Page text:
Sand Wasps

Top Photo: Sand wasp hovers above concealed burrow. I just assumed the sand wasps I was looking at were Bembix species of wasps. The wasps were buzzing low over sections of the large, empty sandbox area of Gateway Park which has been closed since the start of the Pandemic (I’ve been told the area will re-open in the near future, but until that time it’s home to various insects including the always fun to watch sand wasps). The 20 someRead more

The Wasp and the Caterpillar

Top Photo: caterpillar lying on its side next to burrow entrance. As I walked past the Pollinator Garden which is just above the Butterfly House Rain Garden, I notice a green object hurriedly angling across the path. It looked like a caterpillar, but it had an odd movement, a side to side wiggle, and speed which most caterpillars don’t display while moving along the ground, or anywhere else. There are a handful of swift moving caterpillars, but none quite thisRead more

Potter Wasp

A hot, humid, and quiet day and a potter wasp has secured a looper caterpillar for its “pot” nest chamber. The wasp descended on the caterpillar as it was looping along the path in front of Into The Mist in Catch the Wind. I was lucky to be there when it happened. Potter wasps are solitary wasps, which means they nest alone, not in colonial gatherings as do some burrowing wasps or in collective hives as do yellowjackets, paper wasps, orRead more

Visiting Sumac

  Dwarf sumac was in bloom this past week along the north side of the Wetlands. There were many insects visiting the tiny greenish flowers. Here, in the photos below, are a handful of those visitors.       Carpenter bees drill holes in trees, or the wood facia or siding of your house, creating separate chambers within the tunnels, and stocking each chamber with pollen and nectar. They lay an egg in each chamber and seal it off. The young thatRead more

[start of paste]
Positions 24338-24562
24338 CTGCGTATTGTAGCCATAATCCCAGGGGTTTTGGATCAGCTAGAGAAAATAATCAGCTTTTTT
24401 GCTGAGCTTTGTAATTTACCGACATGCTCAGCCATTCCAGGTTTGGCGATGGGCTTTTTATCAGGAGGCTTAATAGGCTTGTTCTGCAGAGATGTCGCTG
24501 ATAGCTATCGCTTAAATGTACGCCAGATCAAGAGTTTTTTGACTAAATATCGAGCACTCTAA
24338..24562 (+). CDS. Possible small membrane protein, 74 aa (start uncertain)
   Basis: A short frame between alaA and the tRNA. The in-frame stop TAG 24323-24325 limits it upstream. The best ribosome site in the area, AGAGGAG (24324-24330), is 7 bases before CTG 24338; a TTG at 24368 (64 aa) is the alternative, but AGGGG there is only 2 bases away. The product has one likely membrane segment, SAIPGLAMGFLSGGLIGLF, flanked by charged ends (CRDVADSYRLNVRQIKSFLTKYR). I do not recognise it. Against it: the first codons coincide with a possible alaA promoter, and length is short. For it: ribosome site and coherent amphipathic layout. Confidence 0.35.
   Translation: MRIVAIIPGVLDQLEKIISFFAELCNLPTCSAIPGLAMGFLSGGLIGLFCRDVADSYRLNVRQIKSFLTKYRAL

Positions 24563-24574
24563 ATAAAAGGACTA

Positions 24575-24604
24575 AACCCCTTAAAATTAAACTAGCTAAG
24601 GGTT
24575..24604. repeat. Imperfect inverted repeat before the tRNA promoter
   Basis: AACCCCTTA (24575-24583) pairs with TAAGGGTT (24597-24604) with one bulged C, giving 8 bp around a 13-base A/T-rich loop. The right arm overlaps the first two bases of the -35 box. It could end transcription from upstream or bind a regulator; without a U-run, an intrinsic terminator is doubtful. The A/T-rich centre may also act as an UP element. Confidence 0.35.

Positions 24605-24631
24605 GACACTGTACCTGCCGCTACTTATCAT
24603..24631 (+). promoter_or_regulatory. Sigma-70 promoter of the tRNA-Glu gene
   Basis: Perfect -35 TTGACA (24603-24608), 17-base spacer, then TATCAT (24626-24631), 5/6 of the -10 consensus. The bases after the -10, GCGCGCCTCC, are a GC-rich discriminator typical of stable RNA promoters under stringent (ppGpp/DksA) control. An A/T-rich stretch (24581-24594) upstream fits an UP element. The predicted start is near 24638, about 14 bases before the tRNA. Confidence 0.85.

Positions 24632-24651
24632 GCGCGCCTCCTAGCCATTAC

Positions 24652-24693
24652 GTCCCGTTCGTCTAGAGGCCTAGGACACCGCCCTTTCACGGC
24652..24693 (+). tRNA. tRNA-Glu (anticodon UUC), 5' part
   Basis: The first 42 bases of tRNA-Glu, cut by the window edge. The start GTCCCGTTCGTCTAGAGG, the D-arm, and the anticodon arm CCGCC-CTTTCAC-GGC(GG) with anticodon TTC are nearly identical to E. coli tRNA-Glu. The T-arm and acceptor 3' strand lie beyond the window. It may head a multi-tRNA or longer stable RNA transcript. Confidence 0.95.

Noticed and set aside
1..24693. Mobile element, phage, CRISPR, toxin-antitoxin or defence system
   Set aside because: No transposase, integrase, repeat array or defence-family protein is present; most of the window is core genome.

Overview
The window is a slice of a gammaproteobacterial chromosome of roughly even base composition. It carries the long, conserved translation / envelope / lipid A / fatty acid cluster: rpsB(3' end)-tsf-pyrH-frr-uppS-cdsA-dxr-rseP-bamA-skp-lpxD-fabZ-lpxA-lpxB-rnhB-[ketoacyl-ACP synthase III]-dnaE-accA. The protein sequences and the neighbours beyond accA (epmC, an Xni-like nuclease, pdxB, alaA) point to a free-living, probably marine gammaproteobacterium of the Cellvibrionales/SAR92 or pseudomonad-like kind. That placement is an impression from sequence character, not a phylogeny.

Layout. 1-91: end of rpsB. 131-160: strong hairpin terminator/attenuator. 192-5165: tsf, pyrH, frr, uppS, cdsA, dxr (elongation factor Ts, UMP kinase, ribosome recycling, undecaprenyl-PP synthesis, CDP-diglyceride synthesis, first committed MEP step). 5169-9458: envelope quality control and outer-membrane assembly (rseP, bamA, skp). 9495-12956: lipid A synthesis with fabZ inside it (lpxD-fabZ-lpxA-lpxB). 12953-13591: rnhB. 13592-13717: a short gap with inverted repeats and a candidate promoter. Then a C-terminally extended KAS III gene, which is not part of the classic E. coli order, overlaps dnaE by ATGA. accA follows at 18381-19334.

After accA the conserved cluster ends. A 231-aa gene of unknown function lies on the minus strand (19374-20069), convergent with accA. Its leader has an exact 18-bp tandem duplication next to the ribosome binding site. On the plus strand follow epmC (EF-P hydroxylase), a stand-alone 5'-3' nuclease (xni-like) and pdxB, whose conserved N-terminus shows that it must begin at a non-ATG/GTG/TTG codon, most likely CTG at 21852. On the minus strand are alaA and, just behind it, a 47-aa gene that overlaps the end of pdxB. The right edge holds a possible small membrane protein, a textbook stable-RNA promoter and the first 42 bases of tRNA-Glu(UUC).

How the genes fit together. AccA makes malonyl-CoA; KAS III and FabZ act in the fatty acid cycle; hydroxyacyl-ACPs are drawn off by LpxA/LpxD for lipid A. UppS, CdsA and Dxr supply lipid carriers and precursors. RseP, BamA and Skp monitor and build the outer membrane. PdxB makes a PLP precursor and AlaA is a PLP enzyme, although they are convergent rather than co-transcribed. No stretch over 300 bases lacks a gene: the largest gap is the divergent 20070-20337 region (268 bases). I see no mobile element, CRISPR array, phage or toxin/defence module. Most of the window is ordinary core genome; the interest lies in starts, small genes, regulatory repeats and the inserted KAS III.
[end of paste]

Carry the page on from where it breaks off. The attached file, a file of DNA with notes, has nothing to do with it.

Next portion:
Paralyzed spiders for my babies, please!

You have no doubt seen the object, or one like it, in the photo at right. It’s an Organ Pipe Mud Dauber’s nest. One individual constructed the “pipes” in the photo, a female wasp. The male may be nearby to guard the nest but doesn’t participate in its construction. Each pipe may have anywhere from several to a dozen cells within. The cells are stocked with spiders which the female paralyzes with venom from her stinger. Once stocked with spiders,Read more

Two insects

A dragonfly. Although I saw what I think was a Common Baskettail (Epitheca cynosura) last week, and definitely saw one on Friday (3/23), Common Green Darners are still the dragonfly you’re most likely to see cruising over the Wetlands at this time. A wasp. The above wasp was spotted as it was dragging the cricket across the farmyard at the end of the day. I didn’t quite know which wasp it was at the time, but simply calling it aRead more